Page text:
A skill handed down by my mother and schoolteachers in Baguio, quilt making is an important part of my growing up and, eventually, retirement in 2008. As a working girl in Washington, DC, I spent many weekend hours at the G Street Remnant Shop. Among many retirees, one of the challenges raised is what to do with one’s time and resources when the pension funds start to roll?
To me this challenge was putting together my sewing passion and transitioning into an activity that helps others who need assistance. It was an easy move, since I already had a range of home sewing machines and a sizeable fabric collection picked up as souvenirs during assignments with the United Nations in Africa and Asia. But after the 35th quilt I made for refugee children in the Myanmar-Thailand border camps, I actively searched for organizations that could channel my interest into something more useful as an income earner.
Enter “Quilt for Kids Nepal,” founded in 2006 by James Hopkins of Lynchburg Virginia, a former New York investment banker. We found out that we had some mutual friends acquired on our UN assignment of ten years in Nepal. As a Buddhist convert James had quit his New York job to do some longterm meditation in India and Nepal.
The idea for “Quilts for Kids” began when James, visiting a Buddhist monastery, was touched by the very limited opportunities of many who live in poverty. They had practically no way to advance themselves given boundaries of caste, culture and tradition. His guru suggested that he need not see too far, and to meet a simple need. Just then a beggar came tugging at his sleeve, and James asked to be taken to his home at the beggar camp. Thus came the quilting project he envisioned after witnessing several women, with their babies, hand-sewing blankets from clumps of fabric laid out on dusty carpets, from tailors in the neighborhood. He found the quilts visually pleasing and thus started the coordination of the microfinance project. Through his network of friends and on a website, he sold the first quilts. He has since expanded to selling at the Folklife Festival at the Smithsonian and at wine and cheese parties organized by his former associates.
Income derived from these quilts is directly spent for school tuition, school uniforms, pencils, shoes, books, backpacks and warm clothing. The project operates from a field camp of street beggars in the Boudhanath neighborhood of Kathmandu. There are among the 400 or so families who live in an open field, creating their own camp called Jhopat Basti, or Naya Basti, just a few minutes away from one of Buddhism’s most holy pilgrimage places, the Boudha Stupa, in the Kathmandu Valley.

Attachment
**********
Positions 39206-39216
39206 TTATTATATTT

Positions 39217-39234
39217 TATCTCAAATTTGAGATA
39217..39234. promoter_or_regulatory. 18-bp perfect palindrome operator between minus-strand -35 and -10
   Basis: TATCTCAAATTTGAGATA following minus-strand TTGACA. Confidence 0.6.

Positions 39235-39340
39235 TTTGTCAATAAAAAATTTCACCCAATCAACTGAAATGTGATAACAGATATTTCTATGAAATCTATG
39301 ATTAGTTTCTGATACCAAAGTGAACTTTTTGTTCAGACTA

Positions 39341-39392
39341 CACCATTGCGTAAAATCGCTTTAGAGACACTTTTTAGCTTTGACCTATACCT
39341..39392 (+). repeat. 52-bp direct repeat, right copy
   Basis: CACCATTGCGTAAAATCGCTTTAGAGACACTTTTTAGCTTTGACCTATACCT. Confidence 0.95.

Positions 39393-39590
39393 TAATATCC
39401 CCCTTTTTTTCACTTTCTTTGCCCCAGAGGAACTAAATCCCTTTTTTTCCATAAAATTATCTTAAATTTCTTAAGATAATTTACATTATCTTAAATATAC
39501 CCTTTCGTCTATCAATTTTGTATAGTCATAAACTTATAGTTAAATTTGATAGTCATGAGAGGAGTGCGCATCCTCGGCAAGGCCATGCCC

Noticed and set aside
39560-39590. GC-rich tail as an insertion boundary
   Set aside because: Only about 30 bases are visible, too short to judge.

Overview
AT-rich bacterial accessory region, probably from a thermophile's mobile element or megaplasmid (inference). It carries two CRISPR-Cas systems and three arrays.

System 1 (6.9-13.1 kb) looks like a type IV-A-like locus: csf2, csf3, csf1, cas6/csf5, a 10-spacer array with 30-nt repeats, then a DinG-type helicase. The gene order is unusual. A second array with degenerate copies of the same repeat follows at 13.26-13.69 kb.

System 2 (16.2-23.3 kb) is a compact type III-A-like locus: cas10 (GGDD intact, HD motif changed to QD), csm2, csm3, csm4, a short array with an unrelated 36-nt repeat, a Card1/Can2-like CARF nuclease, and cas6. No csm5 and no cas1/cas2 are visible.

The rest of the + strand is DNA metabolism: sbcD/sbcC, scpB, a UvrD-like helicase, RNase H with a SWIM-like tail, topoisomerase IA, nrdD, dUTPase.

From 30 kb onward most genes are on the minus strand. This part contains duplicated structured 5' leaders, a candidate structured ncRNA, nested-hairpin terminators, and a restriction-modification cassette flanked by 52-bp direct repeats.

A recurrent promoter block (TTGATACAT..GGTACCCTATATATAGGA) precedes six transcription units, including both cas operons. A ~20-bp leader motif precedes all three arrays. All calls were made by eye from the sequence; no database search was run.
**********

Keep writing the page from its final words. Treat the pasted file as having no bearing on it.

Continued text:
Many women in the camp are admirable quilt makers. With needle and thread they produce beautiful and colorful quilts for their own use, and also for income. My share in this project is to help beggar-caste women learn and improve their quilting skills towards an income-earning craft, using fingers and palms instead of rulers for measuring since they are unable to read, or using drinking cups as templates, and the linoleum floor of the Sewing House to determine the length and width of each quilt. From 2011 to the end of 2014 I have made six separate trips from Bangkok, holding sessions with groups of women who live in bamboo frames covered with tattered tarpaulins in the rainy season and open-roofed in the dry season.
James said he has been trying for years to try to improve the quality of the quilts, but since he is not a sewer, he found it a challenge; so it was fortuitous that I was willing to help as a volunteer. My language skills in Nepali and Hindi, though limited, helped.
The children, who are the ultimate beneficiaries of this brilliant project, are proud to be in school. Some of them are exceptionally bright and have made the highest honor rolls. They prepare for school each morning with scrubbed faces, the girls in their just-oiled braids, their new backpacks crammed with their school supplies, their uniforms and cardigans fresh from the laundry, white socks and school regulation shoes in good order.
When they come home after school and after tea, they troop on to the School House, not far from the Sewing House, where tables, chairs and a shelf full of donated books are at their disposal. There is a comfort corner where they can do their homework or read quietly, away for a good while from the crowding and younger siblings crying in the smoke-filled tents they call home. The School House was also built from the proceeds of the quilts. What a lovely and heartwarming sight – and the camp children’s other option would have been to be out in the streets, cold and shivering in rags and bare feet, begging for the next meal.
This small-scale and one-to-one direct assistance is effective and does not allow for leakages along the development assistance trail. Soon my own family became drawn to it. My husband, David, helped with the layout and preparation for James’ book: MANY THREADS: Invisible Children of Nepal (Ikuta Press, 2012). Our daughter, Pema Tara, did the cover design from New York.
The retirement phase of my life’s continuum has found a niche in my favorite hobby, quilting, and the satisfaction that volunteering is hopefully making a difference in the lives of those in the camp. And to continue the word association challenge, it has been converted into a mantra: “One quilt sold, one child in school for a year.”
Evelyn Domingo-Barker and her English husband David retired from the United Nations and currently live in Bangkok, while Seattle is their permanent home. Evelyn, Baguio-born, attended the University of the Philippines, University of Washington and the Catholic University of America. Both are textile enthusiasts, particularly of the Hindu-Khush area, and have published a number of articles in Arts of Asia (HK) journal, and some books available through a digital publisher, Issuu.